the Last Word in
|critical articles, interviews, author profiles, retro lists, genre essays, incisive media reviews|
Cats & Dogs (2001)
Director: Lawrence Gutterman
review by Emma French
Funny and diverting, Cats & Dogs never quite lives up to the excellence of its high concept. Two species secretly battling for world supremacy via an ultra-sophisticated underground espionage network is a terrific pitch, and though there is plenty done with it, flaws in both the execution and the animation detract from its achievement. Very much a film of two halves, the first half's somewhat plodding exposition, over-emphasis on the dull human characters and moments of cloying 'a boy and his dog' sentimentality feels lazy and underwritten. Fortunately the closing scenes' enhanced pace, commandeering of screen time by the real stars, the animals, and laugh out loud comic moments are surprisingly redemptive, and ensure that the film ends on a high note.
The human subplot provides 'the science part' of the story, as the obsessive research of Professor Brody (Jeff Goldblum) into curing human allergies to dogs in his basement laboratory has significant implications for the feline versus canine conflict raging around him. Oblivious to both the war and his neglected wife and son, played by Elizabeth Perkins and Alexander Pollock, Goldblum gets a unwanted reality check when Mr Tinkles (voice by Sean Hayes), the superbly villainous cat leader, who eats up the screen and gets all the best one-liners, kidnaps him and his family. Despite the brilliance of the scenes where Mr Tinkles holds the family hostage, Goldblum has far too few opportunities in this film to demonstrate his considerable comedic talents. Fans of his dry humour as Jurassic Park's chaos theorist will be disappointed by the extent to which he plays it straight in Cats & Dogs. The Brody family dog, Lou (Tobey Maguire) is suitably disingenuous and puppy-like when initiated into his role as a spy dog by the gruff veteran Butch (Alec Baldwin) but lacks charisma. Miriam Margoyles is suitably grotesque as the maidservant Sophie who loves to dress Mr Tinkles in the most demeaning outfits imaginable. A rather one-note actress, her part here recalls her Nurse in Baz Luhrmann's Romeo and Juliet, and is also in many ways a less sinister retread of her role in End Of Days.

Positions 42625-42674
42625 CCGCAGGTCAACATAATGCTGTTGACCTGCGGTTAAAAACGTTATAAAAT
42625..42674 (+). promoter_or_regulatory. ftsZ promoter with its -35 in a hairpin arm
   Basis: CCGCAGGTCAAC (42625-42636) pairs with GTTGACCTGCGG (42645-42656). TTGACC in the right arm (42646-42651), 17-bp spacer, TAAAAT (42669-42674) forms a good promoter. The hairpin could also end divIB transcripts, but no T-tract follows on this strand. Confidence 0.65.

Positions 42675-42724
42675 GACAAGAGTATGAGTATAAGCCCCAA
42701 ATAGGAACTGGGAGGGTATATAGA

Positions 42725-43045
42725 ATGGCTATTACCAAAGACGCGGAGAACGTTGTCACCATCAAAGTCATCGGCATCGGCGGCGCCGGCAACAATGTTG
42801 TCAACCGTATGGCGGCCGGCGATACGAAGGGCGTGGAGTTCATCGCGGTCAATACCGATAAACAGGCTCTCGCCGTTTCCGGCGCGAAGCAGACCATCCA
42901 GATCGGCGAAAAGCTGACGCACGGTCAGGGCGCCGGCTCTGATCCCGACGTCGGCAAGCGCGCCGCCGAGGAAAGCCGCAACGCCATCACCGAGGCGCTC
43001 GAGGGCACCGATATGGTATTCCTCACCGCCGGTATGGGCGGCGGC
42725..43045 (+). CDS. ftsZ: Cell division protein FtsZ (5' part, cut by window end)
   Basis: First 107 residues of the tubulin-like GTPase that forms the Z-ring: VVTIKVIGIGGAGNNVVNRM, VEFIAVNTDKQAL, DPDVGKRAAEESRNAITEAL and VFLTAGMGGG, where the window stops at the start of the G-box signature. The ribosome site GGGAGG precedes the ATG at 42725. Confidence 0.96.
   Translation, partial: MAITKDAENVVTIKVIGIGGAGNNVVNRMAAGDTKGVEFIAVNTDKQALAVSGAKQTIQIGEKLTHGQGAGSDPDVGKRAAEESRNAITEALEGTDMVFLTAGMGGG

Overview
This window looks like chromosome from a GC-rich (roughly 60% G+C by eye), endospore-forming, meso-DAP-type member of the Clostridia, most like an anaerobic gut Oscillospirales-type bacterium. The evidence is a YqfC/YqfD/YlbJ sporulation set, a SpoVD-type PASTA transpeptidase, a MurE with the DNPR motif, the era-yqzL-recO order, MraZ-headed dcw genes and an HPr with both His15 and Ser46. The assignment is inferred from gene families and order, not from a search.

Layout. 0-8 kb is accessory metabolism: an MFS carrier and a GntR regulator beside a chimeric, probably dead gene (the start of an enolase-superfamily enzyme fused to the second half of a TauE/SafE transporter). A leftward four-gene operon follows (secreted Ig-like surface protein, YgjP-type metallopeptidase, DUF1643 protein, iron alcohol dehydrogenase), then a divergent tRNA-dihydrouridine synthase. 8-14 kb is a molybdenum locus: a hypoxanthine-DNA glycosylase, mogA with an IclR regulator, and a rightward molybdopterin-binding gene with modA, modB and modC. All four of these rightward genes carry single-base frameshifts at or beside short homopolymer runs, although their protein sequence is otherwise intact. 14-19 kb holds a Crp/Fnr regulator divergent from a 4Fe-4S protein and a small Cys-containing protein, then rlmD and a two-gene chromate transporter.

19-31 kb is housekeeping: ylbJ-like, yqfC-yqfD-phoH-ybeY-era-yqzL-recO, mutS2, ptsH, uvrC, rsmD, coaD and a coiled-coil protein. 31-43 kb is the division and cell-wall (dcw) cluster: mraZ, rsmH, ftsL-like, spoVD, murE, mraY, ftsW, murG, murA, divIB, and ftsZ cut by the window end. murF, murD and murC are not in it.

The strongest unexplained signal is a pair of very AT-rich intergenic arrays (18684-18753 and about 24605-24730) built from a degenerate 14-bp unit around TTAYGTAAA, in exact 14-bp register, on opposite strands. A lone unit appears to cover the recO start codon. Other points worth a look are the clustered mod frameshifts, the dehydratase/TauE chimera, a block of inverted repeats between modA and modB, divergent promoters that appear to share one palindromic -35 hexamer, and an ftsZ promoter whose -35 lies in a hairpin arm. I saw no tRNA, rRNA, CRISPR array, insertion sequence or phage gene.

For a Hollywood blockbuster, the animation quality is disconcertingly variable. Facial expressions of the animals as they speak, for example, at many moments fail to convince. The script tries with varying degrees of success to pull off the double act of accessibility for kids but enough jokes to keep the adults happy that Disney animated features have led film audiences to expect. On the other hand, the gadgets, including a doghouse equipped with the type of radar equipment and tracking devices that would have made Q proud, and features such as the elite band of ninja cat assassins, are ingenious. Cats & Dogs is a fun way to pass 90 minutes at the movies and it is easy to see why children love it, but it will not be giving Shrek a run for its money on the level of artistic achievement.
Buy stuff at:
|home articles profiles interviews essays books movies competitions guidelines issues links archives contributors email|